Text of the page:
With the day’s “must-dos” behind me today, I wanted to shake out the cobwebs and get my mind in gear for a couple of writing challenges that await. I’ve made up my mind to try to contend in a TV pilot contest and, as far as I know, I still have a script to write for a couple of producers whose bread and butter are reality shows and commercials, but who has a passion project they want to make into a third feature film outing. (This gift fell into my lap, not by dint of furious marketing effort, but via a referral from a writer who felt it was not his type of story. But my tackling the script writing in toto has been delayed by various circumstances which have arisen since then.) So, amidst my recent setbacks, urgent pursuits and random distractions lately, I had been thinking of this script I need to be writing, that I had the theme I wanted to make all the incidents I’ve been charged with conjuring coherent. But I wanted to explore the plot type a bit and confirm the approach. So, I reached into the book collection for 20 Master Plots and How to Build Them by Ronald B. Tobias. It actually provided me with confirmation that I’m out to write a story which is, essentially, a “quest,” and it reminded me of a couple of requirements that go with that classic story form.
But it also helped me in terms of conceptualizing the TV pilot. I have a couple of ideas there, one of which involves the revival (always recycle!) of the core idea of the web series that wasn’t, which I mentioned in my earlier post, Learn from My Failure. The ensemble included seven characters, and while I was having a look at the plot types, I also thought to consult Chapter Five, where Tobias lays out the dynamics of the number of characters (at least major characters) in a story. After a bit of mathematical extrapolating, he suggests that a trio, three major characters, are the ideal, allowing for just enough possibilities to keep things interesting, while not providing so many as to allow characters to become lost in a miasma of complications.
With two characters, he explains, the writer is stuck with a narrow situation of exploring character A’s relationship to character B, and character B’s relationship to character A. Add just one more character, however, and the possibilities multiply by three. Suddenly, you have a palette of story possibility consisting of the colors:
- A’s relationship to B
- B’s relationship to A
- A’s relationship to C
- B’s relationship to C
- C’s relationship to A
- C’s relationship to B
Once you have add one more character to your plot mix, that fourth multiplies the possibilities by two. So, you add the following relationships as grounds for exploration:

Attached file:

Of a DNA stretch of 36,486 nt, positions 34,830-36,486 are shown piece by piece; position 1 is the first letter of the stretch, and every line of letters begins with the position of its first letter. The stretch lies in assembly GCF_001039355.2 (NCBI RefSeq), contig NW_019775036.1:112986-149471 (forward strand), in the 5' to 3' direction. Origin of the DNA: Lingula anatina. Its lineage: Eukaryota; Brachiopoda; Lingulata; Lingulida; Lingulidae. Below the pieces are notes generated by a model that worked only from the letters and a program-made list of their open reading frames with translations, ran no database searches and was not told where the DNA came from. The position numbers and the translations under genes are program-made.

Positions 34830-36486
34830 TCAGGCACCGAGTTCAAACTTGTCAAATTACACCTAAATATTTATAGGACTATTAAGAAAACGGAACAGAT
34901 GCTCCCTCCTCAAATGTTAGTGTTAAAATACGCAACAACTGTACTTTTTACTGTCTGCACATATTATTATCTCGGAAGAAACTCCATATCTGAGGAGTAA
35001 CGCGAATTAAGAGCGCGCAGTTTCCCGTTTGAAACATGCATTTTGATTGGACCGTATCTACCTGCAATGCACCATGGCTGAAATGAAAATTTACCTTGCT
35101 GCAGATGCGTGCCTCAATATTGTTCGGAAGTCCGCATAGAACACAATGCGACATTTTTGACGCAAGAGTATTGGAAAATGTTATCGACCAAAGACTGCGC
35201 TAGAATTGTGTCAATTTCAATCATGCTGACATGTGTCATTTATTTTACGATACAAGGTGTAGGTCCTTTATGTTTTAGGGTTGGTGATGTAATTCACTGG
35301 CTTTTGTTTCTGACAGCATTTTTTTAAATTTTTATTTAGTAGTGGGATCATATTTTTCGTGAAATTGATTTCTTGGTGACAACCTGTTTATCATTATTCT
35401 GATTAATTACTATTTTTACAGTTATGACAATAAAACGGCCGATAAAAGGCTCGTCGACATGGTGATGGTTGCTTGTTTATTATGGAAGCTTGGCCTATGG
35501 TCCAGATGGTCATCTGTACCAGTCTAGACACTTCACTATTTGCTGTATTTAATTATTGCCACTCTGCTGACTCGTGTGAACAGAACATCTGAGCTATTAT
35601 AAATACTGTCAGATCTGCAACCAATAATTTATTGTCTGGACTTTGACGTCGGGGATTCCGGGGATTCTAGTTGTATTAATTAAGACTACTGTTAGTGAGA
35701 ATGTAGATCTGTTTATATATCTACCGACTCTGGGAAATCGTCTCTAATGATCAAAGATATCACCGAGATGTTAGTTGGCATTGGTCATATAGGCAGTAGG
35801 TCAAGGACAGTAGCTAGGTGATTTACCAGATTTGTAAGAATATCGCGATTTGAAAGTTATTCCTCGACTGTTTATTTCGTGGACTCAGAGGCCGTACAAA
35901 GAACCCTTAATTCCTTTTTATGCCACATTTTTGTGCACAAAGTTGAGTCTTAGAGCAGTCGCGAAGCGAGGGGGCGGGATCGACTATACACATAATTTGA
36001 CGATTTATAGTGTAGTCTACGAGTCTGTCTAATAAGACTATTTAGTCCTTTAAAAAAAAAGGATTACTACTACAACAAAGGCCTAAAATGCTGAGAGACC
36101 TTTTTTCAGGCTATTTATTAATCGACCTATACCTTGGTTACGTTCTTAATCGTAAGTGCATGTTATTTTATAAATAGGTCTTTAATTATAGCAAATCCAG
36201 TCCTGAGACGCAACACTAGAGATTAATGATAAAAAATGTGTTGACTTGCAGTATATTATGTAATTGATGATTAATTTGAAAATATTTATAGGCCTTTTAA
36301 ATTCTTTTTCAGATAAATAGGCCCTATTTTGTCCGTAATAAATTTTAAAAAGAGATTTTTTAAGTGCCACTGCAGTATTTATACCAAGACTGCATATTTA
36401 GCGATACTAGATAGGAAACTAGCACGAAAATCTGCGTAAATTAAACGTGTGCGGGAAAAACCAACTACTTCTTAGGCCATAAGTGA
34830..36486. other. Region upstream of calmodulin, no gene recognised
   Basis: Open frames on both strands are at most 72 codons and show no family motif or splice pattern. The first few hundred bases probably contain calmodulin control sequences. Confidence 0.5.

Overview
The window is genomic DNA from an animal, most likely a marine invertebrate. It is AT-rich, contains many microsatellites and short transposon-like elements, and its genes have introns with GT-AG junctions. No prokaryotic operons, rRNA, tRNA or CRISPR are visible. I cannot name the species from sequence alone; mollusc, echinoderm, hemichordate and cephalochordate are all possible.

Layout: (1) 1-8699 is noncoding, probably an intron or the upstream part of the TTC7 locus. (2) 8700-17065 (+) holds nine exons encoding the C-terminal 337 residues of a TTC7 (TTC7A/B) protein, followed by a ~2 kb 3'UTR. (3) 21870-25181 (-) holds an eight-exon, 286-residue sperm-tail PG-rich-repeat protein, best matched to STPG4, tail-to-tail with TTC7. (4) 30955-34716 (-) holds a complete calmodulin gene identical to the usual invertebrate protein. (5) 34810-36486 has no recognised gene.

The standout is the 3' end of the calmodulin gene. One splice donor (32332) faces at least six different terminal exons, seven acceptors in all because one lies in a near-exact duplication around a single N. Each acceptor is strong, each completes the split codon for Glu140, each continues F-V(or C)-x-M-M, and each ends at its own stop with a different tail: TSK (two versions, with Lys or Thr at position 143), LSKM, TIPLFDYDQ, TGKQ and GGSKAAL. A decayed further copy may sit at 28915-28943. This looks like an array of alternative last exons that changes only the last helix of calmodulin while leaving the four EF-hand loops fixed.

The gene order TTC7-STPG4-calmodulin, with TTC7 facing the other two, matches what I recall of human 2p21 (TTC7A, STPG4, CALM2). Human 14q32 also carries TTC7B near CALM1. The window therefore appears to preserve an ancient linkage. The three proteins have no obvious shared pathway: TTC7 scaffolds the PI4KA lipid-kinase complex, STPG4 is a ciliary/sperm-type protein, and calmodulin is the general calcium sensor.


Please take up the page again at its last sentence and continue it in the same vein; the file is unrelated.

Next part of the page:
- A’s relationship to B, and B’s to A
- A’s relationship to C, and C’s to A
- A’s relationship to D, and D’s to A
- B’s relationship to C, and C’s to B
- B’s relationship to D, and D’s to B
- C’s relationship to D, and D’s to C
As the author points out, there is no need to feel obligated to explore all the possiblities of all these relationships. However, his lists make the point of how tangled the web can become, and how quickly, which is why most movies revolve around, essentially, a hero, a villain, and a love interest. Most often, other characters appear in “supporting roles,” lending help and hindrances as the hero pursues the love interest and/ or his major goal.
Three is also the perfect number of turning points to keep an audience interested. The protagonist can suffer disequilibrium, make a little headway against it, then we find out that the problem’s much harder than we thought, and the hero goes in deeper, appearing to suffer crushing defeat only to have had an earlier development help him turn things around (at least usually). Forward motion, setback, ultimate confrontation. Done. Less than that is lacking, and more than that becomes boring.
Aside from exploring the necessary dynamics of twenty classic plot types and explaining why three’s the charm, Tobias’s book is also of value for explaining “the lowest common plot denominators” in Chapter Two. These are nitty-gritty basics which make perfect sense as he explains that it is necessary to make tension fuel your plot; create tension through opposition; make tension grow as opposition increases; make change the point of your story; make sure when something happens in your story, that it’s important; make the causal look casual; leave Lady Luck out of the resolution; and make sure it’s your main character who performs the central action of the climax. These factors are all important to every commercial story intended for any medium. It’s all common sense, except when it’s forgotten. That’s why I like keeping lists and books like this one handy.